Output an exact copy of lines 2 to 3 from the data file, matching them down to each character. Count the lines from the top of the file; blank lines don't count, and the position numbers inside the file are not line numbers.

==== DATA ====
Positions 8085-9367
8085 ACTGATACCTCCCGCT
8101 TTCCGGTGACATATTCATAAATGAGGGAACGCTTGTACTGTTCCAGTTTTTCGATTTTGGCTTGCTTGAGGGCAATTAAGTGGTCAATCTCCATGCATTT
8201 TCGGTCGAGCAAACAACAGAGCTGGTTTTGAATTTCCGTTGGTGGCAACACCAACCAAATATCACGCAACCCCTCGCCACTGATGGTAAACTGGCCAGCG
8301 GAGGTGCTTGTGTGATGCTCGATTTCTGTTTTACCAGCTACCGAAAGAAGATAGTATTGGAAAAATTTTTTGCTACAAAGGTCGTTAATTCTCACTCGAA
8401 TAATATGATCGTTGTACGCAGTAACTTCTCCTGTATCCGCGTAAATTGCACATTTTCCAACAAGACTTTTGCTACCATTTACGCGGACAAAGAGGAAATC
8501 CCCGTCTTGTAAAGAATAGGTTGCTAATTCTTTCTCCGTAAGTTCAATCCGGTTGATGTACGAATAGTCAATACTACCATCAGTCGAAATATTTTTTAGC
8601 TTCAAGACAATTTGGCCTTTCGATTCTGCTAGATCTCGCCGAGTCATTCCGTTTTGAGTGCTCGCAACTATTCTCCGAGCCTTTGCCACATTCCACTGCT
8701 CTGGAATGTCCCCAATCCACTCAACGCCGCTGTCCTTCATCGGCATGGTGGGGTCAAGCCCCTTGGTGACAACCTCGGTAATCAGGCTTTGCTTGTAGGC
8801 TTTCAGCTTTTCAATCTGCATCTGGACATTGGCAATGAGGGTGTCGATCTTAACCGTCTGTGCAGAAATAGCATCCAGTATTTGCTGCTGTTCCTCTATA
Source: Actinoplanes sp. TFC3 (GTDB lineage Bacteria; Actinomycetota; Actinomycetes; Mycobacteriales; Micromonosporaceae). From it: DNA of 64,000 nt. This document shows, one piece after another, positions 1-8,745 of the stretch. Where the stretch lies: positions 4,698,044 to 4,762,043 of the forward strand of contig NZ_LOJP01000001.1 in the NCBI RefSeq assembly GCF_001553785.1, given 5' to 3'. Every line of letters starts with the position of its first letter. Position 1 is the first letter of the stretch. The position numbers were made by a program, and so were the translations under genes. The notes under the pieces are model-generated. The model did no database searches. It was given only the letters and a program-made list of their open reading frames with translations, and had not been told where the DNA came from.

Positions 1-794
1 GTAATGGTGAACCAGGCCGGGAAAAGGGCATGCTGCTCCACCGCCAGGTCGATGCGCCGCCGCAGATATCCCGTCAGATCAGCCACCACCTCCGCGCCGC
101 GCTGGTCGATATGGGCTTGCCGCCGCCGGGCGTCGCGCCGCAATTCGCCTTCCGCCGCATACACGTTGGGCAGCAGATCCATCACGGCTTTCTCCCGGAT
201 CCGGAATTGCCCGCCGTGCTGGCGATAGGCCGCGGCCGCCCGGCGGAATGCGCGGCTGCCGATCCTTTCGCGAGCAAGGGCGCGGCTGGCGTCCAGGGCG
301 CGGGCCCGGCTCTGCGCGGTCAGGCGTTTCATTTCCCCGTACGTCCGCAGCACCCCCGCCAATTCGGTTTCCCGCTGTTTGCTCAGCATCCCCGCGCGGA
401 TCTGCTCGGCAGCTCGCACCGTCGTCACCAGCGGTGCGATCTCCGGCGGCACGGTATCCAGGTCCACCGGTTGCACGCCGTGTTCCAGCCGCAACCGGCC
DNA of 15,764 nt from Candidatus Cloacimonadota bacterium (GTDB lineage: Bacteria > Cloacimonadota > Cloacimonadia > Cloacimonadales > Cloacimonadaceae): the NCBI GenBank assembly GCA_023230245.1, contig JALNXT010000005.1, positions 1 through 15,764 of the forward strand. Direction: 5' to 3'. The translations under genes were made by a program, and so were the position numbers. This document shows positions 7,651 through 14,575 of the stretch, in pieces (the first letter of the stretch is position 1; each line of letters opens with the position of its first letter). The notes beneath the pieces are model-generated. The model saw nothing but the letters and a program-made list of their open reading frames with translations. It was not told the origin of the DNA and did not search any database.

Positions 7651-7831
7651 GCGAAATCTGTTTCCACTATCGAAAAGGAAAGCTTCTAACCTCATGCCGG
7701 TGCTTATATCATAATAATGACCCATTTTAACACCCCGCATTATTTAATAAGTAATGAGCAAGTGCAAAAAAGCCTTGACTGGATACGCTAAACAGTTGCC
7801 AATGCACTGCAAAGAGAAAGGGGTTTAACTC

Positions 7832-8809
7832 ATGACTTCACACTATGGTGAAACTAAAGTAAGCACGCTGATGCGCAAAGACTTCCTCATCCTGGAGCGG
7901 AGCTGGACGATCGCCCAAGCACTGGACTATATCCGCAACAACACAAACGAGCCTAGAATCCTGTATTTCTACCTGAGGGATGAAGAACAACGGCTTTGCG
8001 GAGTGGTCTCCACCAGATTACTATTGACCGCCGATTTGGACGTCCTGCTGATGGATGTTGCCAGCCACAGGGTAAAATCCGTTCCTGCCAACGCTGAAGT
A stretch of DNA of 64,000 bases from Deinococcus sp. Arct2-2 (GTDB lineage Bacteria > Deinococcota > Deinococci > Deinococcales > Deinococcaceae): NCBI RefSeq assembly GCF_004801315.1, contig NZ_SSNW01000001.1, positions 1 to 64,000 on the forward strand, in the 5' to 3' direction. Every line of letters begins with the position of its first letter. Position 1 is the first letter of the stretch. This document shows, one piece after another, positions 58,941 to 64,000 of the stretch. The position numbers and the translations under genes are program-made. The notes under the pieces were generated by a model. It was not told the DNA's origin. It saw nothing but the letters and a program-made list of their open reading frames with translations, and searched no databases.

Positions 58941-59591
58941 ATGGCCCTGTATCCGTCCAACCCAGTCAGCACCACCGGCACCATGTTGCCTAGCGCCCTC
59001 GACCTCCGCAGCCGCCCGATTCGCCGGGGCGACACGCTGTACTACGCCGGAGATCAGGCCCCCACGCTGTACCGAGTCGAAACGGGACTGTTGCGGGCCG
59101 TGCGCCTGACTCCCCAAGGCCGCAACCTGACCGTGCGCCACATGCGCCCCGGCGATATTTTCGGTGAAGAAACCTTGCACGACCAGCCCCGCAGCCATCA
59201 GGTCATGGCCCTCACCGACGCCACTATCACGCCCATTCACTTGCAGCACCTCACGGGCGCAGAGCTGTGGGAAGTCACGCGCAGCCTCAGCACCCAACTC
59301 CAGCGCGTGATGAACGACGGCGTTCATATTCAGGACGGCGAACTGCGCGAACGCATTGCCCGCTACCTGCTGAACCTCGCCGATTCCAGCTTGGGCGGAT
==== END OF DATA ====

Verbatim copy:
8085 ACTGATACCTCCCGCT
8101 TTCCGGTGACATATTCATAAATGAGGGAACGCTTGTACTGTTCCAGTTTTTCGATTTTGGCTTGCTTGAGGGCAATTAAGTGGTCAATCTCCATGCATTT